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  • Play to your Strengths
  • Ellen Lewis
  • Blue HeronmusingsUseful techniques
Play to your Strengths

One of the most valuable things I ever learned came from a workshop on group dynamics. This was an intensive class lasting many weekends over a two-year period. We looked at personality types and behaviors - and how different people handle conflict stress, how they show love, etc. But here is one thing that really stuck with me. "The thing you like most about someone, taken to its extreme, is the thing that drives you insane about that person." Think about that for a moment. Consider your spouse or your best friend - someone you've chosen to have in your life. What is it that drew you to this person? When you argue or become frustrated with that person, what is it typically about? Funny how that works, isn't it! In successful relationships, the partners understand each other's personalities and play to their strengths.

The same is true for yarn. Yarns have strong intrinsic tendencies - personalities, if you will. It's essential that you understand a fiber's personality when choosing a project - especially if the yarn has a strong personality. You need to know its strengths so you can choose a pattern that highlights what that yarn does best - making the yarn's personality an asset rather than a fault.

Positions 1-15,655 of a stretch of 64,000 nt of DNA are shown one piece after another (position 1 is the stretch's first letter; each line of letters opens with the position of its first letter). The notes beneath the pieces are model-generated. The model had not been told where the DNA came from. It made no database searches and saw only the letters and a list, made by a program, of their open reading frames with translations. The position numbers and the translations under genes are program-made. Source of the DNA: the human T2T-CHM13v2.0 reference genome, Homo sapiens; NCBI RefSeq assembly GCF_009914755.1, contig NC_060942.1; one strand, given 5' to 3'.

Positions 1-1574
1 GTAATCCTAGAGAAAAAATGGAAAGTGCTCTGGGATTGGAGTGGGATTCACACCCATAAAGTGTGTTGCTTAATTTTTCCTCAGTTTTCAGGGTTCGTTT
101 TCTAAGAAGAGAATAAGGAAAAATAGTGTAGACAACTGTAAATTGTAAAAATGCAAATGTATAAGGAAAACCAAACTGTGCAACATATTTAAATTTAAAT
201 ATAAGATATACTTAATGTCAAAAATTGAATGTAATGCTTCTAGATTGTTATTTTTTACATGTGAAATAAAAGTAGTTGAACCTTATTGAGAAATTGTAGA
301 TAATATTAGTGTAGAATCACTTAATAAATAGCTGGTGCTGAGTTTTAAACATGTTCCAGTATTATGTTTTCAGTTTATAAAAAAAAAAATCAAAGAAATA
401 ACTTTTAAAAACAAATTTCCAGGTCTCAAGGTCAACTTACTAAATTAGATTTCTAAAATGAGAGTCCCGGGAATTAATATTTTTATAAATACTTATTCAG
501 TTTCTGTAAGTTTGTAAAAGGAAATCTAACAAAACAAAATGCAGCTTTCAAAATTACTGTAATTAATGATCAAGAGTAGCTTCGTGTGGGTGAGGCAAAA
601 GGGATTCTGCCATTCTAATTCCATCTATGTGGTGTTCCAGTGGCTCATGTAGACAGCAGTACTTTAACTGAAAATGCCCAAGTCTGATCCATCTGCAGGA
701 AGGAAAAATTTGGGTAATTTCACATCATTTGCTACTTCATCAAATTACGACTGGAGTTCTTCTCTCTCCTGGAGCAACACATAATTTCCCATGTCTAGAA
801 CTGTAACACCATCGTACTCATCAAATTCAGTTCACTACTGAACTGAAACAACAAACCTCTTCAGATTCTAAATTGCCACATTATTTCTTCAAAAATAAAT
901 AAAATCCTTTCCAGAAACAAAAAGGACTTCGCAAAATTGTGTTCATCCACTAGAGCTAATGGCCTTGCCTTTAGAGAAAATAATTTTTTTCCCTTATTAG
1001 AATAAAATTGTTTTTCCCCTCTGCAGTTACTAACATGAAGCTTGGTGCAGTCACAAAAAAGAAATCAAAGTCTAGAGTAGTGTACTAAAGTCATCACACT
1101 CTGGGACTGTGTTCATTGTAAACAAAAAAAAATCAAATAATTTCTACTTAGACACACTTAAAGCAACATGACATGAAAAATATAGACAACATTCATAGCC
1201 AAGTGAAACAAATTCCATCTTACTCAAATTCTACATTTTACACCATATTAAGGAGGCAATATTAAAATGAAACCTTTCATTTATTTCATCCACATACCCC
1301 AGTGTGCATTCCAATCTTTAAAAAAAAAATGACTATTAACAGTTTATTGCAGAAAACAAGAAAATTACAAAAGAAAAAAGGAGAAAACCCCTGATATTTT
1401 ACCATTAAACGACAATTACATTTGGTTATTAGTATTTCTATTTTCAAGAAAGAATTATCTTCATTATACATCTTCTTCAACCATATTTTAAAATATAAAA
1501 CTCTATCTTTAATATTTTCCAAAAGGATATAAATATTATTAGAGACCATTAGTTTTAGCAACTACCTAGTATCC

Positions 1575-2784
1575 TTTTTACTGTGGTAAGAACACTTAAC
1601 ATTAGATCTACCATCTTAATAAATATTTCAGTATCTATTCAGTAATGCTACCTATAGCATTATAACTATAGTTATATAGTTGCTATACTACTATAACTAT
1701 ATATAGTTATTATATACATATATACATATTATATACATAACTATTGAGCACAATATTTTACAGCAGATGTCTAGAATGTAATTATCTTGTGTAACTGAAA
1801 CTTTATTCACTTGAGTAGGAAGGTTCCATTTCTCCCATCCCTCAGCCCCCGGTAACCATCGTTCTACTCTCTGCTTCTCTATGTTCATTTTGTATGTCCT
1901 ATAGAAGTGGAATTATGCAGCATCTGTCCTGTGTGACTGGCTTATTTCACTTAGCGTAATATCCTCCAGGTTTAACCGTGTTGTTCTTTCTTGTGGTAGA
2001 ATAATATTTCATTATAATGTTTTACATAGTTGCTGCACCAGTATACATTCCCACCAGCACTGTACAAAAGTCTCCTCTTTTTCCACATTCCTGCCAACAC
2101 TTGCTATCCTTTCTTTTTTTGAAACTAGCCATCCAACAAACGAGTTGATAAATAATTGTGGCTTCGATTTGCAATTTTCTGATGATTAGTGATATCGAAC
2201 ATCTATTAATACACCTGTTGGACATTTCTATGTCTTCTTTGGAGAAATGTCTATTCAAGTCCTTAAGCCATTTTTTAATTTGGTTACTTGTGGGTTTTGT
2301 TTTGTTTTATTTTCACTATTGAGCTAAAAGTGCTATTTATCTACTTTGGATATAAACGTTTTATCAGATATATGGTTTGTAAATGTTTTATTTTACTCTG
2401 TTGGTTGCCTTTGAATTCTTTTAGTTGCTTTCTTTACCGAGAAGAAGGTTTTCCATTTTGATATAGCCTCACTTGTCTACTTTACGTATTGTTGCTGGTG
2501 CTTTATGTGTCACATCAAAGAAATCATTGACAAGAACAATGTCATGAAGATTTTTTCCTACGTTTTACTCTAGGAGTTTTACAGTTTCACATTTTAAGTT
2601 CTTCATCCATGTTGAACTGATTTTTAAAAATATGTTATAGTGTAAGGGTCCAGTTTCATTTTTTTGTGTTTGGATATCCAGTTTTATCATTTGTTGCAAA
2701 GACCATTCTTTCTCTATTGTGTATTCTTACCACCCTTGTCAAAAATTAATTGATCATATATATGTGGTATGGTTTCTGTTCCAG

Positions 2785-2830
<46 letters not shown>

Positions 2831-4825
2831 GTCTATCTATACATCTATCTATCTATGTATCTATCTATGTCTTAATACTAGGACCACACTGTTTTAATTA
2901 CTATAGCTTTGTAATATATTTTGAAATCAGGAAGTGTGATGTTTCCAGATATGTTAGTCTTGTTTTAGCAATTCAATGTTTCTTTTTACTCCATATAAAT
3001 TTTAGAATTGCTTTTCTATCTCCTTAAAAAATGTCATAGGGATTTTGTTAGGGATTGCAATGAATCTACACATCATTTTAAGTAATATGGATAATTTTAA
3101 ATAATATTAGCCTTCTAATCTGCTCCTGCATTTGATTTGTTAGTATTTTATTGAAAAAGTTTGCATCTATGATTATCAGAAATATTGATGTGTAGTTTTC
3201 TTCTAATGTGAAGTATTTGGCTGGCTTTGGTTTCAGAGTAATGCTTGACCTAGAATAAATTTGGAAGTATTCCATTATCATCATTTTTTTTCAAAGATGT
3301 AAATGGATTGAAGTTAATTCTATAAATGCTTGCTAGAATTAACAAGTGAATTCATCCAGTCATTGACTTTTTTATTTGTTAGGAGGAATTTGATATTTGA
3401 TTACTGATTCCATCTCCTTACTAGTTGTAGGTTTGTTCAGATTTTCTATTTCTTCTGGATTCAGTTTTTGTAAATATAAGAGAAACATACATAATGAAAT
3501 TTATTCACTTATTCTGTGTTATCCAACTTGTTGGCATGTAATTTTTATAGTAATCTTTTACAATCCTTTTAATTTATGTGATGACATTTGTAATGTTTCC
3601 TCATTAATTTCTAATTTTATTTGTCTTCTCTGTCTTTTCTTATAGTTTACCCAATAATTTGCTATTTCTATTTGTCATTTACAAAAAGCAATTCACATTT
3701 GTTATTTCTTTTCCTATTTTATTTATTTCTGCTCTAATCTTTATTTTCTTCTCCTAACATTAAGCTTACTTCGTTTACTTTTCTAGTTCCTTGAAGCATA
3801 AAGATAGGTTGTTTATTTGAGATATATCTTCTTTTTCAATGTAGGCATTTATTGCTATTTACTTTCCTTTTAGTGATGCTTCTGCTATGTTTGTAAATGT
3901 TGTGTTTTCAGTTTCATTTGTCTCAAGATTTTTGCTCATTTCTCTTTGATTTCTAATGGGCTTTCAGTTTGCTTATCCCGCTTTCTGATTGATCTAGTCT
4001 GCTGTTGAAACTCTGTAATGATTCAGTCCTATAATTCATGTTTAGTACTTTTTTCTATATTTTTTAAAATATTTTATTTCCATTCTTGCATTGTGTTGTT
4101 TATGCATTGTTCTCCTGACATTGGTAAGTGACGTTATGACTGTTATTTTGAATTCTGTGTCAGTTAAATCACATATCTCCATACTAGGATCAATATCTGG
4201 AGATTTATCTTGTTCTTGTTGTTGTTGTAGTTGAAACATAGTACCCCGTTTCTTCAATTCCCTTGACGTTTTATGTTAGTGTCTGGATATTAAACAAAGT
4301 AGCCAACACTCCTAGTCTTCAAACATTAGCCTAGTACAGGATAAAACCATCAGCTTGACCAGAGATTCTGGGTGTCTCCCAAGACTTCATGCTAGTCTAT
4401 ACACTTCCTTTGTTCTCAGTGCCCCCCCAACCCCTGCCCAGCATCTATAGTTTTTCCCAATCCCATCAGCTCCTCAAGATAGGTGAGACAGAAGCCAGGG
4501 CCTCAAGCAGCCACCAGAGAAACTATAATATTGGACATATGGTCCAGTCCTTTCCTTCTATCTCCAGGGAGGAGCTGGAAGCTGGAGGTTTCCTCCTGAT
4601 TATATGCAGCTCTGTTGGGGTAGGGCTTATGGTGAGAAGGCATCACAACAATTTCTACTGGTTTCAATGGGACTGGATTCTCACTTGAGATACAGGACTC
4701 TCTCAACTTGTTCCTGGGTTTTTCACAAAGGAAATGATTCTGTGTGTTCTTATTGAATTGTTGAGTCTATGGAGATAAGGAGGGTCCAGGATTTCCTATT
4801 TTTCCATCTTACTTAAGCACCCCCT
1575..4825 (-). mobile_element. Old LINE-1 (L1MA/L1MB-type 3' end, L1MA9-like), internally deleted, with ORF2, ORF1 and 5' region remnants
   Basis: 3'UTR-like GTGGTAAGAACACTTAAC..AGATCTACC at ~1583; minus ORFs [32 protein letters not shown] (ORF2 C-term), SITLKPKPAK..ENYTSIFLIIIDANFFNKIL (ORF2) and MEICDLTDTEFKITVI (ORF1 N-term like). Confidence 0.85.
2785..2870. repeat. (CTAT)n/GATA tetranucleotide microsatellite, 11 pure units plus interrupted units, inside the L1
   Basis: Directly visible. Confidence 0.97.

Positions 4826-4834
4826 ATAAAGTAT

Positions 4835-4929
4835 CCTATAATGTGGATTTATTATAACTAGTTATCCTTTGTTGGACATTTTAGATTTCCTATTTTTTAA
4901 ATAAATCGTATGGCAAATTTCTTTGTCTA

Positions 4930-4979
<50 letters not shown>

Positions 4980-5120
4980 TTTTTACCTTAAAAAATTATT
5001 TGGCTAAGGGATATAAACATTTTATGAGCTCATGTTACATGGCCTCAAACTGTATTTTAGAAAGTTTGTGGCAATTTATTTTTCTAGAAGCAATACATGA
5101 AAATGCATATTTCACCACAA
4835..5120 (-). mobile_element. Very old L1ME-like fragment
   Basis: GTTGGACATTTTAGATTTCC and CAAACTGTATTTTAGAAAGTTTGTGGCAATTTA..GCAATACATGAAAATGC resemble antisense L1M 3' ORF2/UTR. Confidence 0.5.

One yarn with a very strong personality is the gorgeous, silky, sparkly hand-dyed hank of wonderfulness, Rayon Metallic from Blue Heron. This yarn works up into a glorious drapey fabric that is deliciously silky and smooth - like a glimmering liquid against your skin. That drape and silkiness are this yarn's strengths. Its appeal is irresistible, and once you touch it, you're gone. Your only thought is, "Ohmygod, I LOVE this - what can I make with it?" This is where you need to be careful.

Trying to knit Rayon Metallic into a crisp, structured jacket would make you insane. No matter how you tried, you would never be able to create a structured fabric. You would forever be fighting with gauge, trying increasingly smaller needles and a variety of stitch patterns to force it into stability, and neither of you would be happy. But knit it into a silky shawl or wrap that calls for fluidity and drape, and you have a match made in heaven. Play to the yarn's strengths, and it will reward you with a fabric that looks amazing, feels absolutely luscious against your skin, and is a delight to knit and to wear.

So, get to know your yarn's strengths - swatch, ask your friendly yarn store staff, and look at projects worked up in the yarn. Careful selection of the right pattern for a beautiful yarn makes the knitting a joy and gives you a finished product that showcases both your workmanship and your fibers.

  • Ellen Lewis
  • Blue HeronmusingsUseful techniques

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